Estimated reading time: 3 minutes, 29 seconds
So before I share my story, I have to just admit to my working style. If you don’t know me, you may not know this, but I make “friends” with most people I work with… my colleagues in the department, the faculty I support, whoever. So my working relationships tend to make it relatively easy to go “playful” – if you’re not that type of personality, or your faculty are not that kind, this may not be for you 🙂 Alternatively, if you’re getting bored of what you already do, it might be worth the risk?
So I did two playful thing in a “course redesign” consultation meeting. It’s also important to point out that before I did these two things, I had a separate meeting beforehand that was a little more traditional that included some probing and unpack what the issues might be with the course first. Then the playful meeting
Visioning with Cover Story (A gamestorming technique)
So the first thing I tried was a visioning exercise with Cover Story. This is a gamestorming technique where, according to their website, the participants “pretend as though this future has already taken place and has been reported by the mainstream media” – in our case, the future is that the course has already ended, and I said pretend the course is being reported on as being one of the best courses in the university, or in the world on this topic, or something like that. I guess you could also invite the faculty member to say what the “it” is that they have reached, that is being reported on, like was it the most impactful course, or the most popular, or the most innovative, whatever. And they can imagine what the media outlet is that is reporting, then start imagining who is being quoted about the course, and what are they saying? Then what are the images on the “cover story” and what are the headlines. Usually, you would keep going into sub-headlines and other details, but for us, we stopped before we reached that stage because we had enough information by then. Or I felt I had enough information… to then stop and say, OK so to get to these headlines, what kind of process and changes do you want to make to your course… and I’d help the faculty member see where there might be gaps. Like, for example, if their vision included students saying X and Y but their process did not have any element of teaching towards X or assessing Y. For example.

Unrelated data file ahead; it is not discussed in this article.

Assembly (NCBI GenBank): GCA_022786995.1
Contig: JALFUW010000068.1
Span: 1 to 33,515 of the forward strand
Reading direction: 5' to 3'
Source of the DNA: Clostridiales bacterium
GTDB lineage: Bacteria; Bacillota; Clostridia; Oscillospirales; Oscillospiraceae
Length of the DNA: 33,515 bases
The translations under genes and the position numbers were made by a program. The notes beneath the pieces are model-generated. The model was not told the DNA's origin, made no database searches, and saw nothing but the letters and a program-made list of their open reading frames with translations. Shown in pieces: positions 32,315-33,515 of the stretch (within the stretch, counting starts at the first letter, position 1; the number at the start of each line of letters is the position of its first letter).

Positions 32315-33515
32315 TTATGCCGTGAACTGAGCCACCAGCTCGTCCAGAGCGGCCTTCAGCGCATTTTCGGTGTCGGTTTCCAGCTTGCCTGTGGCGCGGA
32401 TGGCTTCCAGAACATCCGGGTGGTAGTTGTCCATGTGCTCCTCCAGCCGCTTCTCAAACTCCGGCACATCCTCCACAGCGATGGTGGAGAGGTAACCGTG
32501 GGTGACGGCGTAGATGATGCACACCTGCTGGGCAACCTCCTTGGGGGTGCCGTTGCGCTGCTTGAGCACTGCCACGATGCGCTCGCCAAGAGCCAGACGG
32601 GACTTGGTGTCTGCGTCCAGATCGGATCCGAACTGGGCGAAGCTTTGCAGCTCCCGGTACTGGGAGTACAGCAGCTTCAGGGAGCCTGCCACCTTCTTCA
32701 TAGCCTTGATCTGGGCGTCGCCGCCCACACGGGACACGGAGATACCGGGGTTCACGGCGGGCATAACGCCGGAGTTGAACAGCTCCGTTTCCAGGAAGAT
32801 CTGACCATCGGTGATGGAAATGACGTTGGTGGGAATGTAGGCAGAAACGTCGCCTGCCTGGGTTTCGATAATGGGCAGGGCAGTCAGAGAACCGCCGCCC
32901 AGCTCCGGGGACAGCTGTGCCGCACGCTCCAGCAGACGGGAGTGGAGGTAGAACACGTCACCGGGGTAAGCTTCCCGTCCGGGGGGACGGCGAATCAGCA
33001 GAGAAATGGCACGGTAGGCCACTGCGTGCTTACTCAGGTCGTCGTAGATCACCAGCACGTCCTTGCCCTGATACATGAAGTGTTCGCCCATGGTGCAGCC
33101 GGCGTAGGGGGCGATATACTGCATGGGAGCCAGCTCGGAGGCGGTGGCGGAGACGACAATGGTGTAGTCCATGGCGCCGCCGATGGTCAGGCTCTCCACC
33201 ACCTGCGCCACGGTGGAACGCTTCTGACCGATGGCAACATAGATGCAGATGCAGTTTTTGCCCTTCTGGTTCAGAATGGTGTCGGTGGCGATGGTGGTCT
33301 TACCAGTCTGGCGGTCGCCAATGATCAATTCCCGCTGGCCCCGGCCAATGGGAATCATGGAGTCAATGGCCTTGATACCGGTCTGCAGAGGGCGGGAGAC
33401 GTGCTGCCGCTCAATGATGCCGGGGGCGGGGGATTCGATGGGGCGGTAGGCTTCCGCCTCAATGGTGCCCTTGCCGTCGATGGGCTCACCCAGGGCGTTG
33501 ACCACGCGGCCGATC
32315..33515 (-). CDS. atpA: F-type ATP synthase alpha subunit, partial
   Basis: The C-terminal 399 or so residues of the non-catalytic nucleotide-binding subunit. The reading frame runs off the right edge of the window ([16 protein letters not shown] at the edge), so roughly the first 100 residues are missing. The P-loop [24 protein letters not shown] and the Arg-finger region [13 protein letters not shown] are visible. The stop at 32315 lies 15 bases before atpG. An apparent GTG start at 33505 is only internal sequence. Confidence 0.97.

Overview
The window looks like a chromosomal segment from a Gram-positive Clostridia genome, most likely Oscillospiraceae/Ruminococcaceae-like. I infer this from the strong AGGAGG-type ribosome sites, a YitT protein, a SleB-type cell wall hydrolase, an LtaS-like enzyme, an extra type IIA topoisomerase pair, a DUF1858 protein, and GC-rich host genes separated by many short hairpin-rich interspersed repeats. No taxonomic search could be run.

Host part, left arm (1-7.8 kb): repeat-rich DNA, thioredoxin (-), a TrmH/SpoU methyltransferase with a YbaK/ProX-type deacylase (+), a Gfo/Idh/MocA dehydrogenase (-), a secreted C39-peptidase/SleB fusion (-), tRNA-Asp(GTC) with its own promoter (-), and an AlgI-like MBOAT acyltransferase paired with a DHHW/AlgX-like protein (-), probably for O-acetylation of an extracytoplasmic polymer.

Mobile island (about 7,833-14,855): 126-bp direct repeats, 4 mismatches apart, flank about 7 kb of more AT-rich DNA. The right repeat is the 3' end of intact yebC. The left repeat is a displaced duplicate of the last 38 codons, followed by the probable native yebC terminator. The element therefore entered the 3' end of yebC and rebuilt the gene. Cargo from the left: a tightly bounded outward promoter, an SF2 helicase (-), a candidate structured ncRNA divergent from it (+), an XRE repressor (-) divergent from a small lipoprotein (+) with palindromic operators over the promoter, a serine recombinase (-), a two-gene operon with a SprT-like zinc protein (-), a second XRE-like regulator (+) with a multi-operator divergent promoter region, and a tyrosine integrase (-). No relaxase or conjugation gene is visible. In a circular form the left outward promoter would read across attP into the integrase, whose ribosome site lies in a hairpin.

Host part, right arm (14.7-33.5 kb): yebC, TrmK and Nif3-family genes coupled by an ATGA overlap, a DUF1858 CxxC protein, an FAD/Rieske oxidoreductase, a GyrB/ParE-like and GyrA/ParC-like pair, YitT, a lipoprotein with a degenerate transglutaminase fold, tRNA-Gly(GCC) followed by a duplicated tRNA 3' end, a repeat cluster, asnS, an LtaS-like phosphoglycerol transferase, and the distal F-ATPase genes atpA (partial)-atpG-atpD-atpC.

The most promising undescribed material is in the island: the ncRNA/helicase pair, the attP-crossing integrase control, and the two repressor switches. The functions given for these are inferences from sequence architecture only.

Preparing and Testing Ideas with AI Before the Meeting
I also ran the cover story concept through AI (ChatGPT) before our meeting, as well as a course syllabus, assignment prompt, and rubrics. I didn’t show these to the faculty member until just 5 mins before ending the meeting… but I realized it helped me prepare by making me imagine what might happen in the meeting. Sure, I had their actual syllabus from last semester, but it was interesting to see what the AI might come up with. The AI syllabus was pretty good by my standards, in terms of topics being similar to what the course does have, and in terms of well written learning outcomes. The rubric looked typical to what I think a faculty member might write. The Cover Story was vague, but that’s not unexpected. When I did the live consultation, the responses of the faculty member on first pass were also vague, but with discussion and prompting they took them deeper. I think, in hindsight, though I had run the prompts through AI for fun, I think it helped me prepare. I don’t know yet if the faculty member ever actually read what was in the document, but because it gave me a quick way to think about the consultation before I did it, I was better prepared to discuss it with the faculty member and dig deeper?
Have you experienced playful faculty development? What do you think of the above? Tell me in the comments!